It’s been over a year since HBO subscribers (or anyone else for that matter) saw former junior middleweight titleholder Serhiy Dzinziruk, 37-1 (24), who co-features against Jonathan Gonzalez, 15-0 (13), on the undercard to Gennady Golovkin vs. Grzegorz Proksa (on HBO’s “Boxing After Dark”, 9:45 p.m., ET/PT) at the Turning Stone Resort and Casino in Verona, NY tonight. It was March 12, 2011 to be exact and Dzinziruk was making his HBO debut, vying for the middleweight title against Sergio Martinez. The bout had been approved by the network in place of Martinez’s mandatory, Sebastian Zbik, who ended up fighting Julio Cesar Chavez Jr. on HBO for the WBC belt lost fighting Dzinziruk instead.
Five knockdowns later and stopped in the eighth, Dzinziruk got the rudest welcome possible to the middleweight division and pay cable. The lost was inexplicable. Dzinziruk had never been down as a pro or amateur and was undefeated to that point, carving out a short reign as a WBO 154-pound titleholder before injury and promotional issues sidelined him. He was as ready for his close-up as he could have been but when the lights hit him (along with Martinez), everything went out the window.
“In that fight, I was very sure of myself,” Dzinziruk told Maxboxing.com this past week. “I was 120% ready for the fight but when I got into the ring, I forgot about everything I was told to do in terms of defense. I was in attack mode. That prepared me for this next fight. I am going to be fighting physically but also thinking about every move I make.”
A normally defensive fighter prepared to go the distance behind his southpaw jab and straight left, Dzinziruk was out of character as the aggressor against Martinez and paid for it. The fight is proof that you can still learn important lessons at the highest of levels of this game.
“It wasn't Martinez so much as it was about me being so ambitious,” said Dzinziruk. “Martinez, to me, is someone I really look up to. I was very excited to have the opportunity to be in the ring with him. It wasn't him. It was my ambitions that overtook me.”
The fight also showed Dzinziruk where he belongs in terms of weight.
“Yes. 160 is not really my weight,” he said. “It’s 154.”
For this fight, Dzinziruk will employ the services of trainer Justin Fortune. Working out of Fortune’s Hollywood, CA gym the past month, Dzinziruk has sharpened his tools and added a few wrinkles to his game. The trick will be letting his hands go in combination. After so many amateur and pro fights, getting Dzinziruk out of his comfort zone and into a medium between fighting aggressively and boxing smart will be tough.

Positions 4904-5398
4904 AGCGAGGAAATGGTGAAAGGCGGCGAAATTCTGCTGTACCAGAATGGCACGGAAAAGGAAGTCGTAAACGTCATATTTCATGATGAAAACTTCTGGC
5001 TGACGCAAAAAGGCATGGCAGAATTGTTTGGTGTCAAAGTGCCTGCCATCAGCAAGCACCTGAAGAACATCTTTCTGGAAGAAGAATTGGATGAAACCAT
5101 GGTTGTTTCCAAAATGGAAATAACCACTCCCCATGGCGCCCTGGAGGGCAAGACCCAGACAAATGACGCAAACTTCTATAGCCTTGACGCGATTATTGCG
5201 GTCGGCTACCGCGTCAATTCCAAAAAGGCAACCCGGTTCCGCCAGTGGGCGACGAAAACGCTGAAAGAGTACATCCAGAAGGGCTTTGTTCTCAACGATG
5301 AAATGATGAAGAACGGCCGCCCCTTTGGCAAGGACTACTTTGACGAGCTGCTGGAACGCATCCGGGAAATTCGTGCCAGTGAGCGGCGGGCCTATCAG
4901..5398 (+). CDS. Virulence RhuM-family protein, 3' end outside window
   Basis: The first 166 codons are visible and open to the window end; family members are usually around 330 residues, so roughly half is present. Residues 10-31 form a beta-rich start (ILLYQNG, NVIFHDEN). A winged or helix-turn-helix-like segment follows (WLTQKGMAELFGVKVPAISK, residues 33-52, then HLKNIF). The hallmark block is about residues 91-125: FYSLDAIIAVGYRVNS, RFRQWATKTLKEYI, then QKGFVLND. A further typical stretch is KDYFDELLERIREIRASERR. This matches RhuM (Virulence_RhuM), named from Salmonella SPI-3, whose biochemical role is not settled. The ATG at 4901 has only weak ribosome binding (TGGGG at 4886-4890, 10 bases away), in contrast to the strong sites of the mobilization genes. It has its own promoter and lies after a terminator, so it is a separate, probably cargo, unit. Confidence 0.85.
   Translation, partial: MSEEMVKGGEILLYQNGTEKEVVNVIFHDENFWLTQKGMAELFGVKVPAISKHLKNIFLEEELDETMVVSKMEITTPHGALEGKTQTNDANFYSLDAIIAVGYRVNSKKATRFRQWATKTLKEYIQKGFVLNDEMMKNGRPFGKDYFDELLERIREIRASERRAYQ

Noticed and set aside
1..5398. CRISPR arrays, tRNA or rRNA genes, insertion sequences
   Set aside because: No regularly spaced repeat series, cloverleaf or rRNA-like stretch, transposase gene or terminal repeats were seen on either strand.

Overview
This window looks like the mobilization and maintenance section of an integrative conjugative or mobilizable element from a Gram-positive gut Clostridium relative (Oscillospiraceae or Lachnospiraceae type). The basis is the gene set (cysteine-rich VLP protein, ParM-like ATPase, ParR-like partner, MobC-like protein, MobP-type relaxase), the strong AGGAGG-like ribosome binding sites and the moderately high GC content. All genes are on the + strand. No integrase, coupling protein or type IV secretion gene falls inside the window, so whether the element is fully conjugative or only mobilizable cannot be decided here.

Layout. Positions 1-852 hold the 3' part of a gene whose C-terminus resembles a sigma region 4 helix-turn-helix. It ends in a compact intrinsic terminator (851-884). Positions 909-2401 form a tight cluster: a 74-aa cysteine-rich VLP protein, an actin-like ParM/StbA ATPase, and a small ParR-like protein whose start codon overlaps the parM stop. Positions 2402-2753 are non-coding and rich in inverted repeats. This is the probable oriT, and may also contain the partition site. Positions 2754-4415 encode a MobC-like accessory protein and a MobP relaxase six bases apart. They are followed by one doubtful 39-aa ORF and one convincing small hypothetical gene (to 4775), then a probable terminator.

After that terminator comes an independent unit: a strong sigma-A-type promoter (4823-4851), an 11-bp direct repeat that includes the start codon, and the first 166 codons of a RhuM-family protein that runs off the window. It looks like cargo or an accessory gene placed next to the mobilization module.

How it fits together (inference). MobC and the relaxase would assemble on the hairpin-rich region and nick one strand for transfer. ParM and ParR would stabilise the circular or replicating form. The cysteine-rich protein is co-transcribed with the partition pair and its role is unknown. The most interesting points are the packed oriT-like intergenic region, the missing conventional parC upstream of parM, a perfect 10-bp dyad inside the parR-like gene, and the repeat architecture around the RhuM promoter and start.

“Very intense training since I have been here for the last month,” Dzinziruk said of Fortune, who is known for laying the groundwork for Manny Pacquiao’s conditioning for the first six-plus years of the Filipino icon’s Wild Card campaign. “I had been at his gym in my previous visit. I have been working with a trainer back in the Ukraine but when he had legal issues with not being able to get his papers to come into the U.S., I decided to work with Justin.”
In Gonzalez, Dzinziruk faces a young fighter from Puerto Rico with a solid amateur background who some whisper may not be the hardest worker on the planet in the gym. On Friday, Gonzalez hammered those whispers home when he missed weight. As reported by Fightnews.com, he was 163 to Dzinziruk’s 156.5 (he was allowed to weigh in over the limit since Gonzalez was grossly overweight). Beyond that misfire, Dzinziruk sees an overall immaturity that speaks to why Gonzalez is vulnerable late in fights.
“I’ve seen videos of his fights. He’s young; he's aggressive but I am ready for all of it. I am in great shape and I know I am going to come out victorious,” said Dzinziruk, who added that the reason the 23-year-old Gonzalez tires is his youth makes him want to impress. That tension tires you out. “It’s youth and ambition because he is a young fighter. That is how I felt with Martinez. So now I am really ready to go out there and box smart.”
This is an odd fight. Gonzalez is a young prospect who has fought some solid opposition but at 15 fights, the question is, will he be ready for an experienced ex-champion who knows how to go 12 rounds?
This fight date was guaranteed to Dzinziruk as part of his deal to fight Martinez which was attached to the Tim Bradley vs. Devon Alexander fight in January 2011. But the fight was up to Serhiy. When I asked Dzinziruk why he took a fight like this after taking on a name like Martinez, he said, “Because there was such a big gap between the Martinez fight and the ones coming up, so I wanted to tune up a little. If I win on September 1, God willing, I am looking forward to bigger names.”
This is what “Boxing After Dark” was supposed to be about, a true crossroads fight between a young lion and an aging one. It will be interesting to see what Dzinziruk has left after that Martinez fight and if he can to find that exciting medium between pure boxing and pure fighting. For Gonzalez, all of his question marks just got bigger.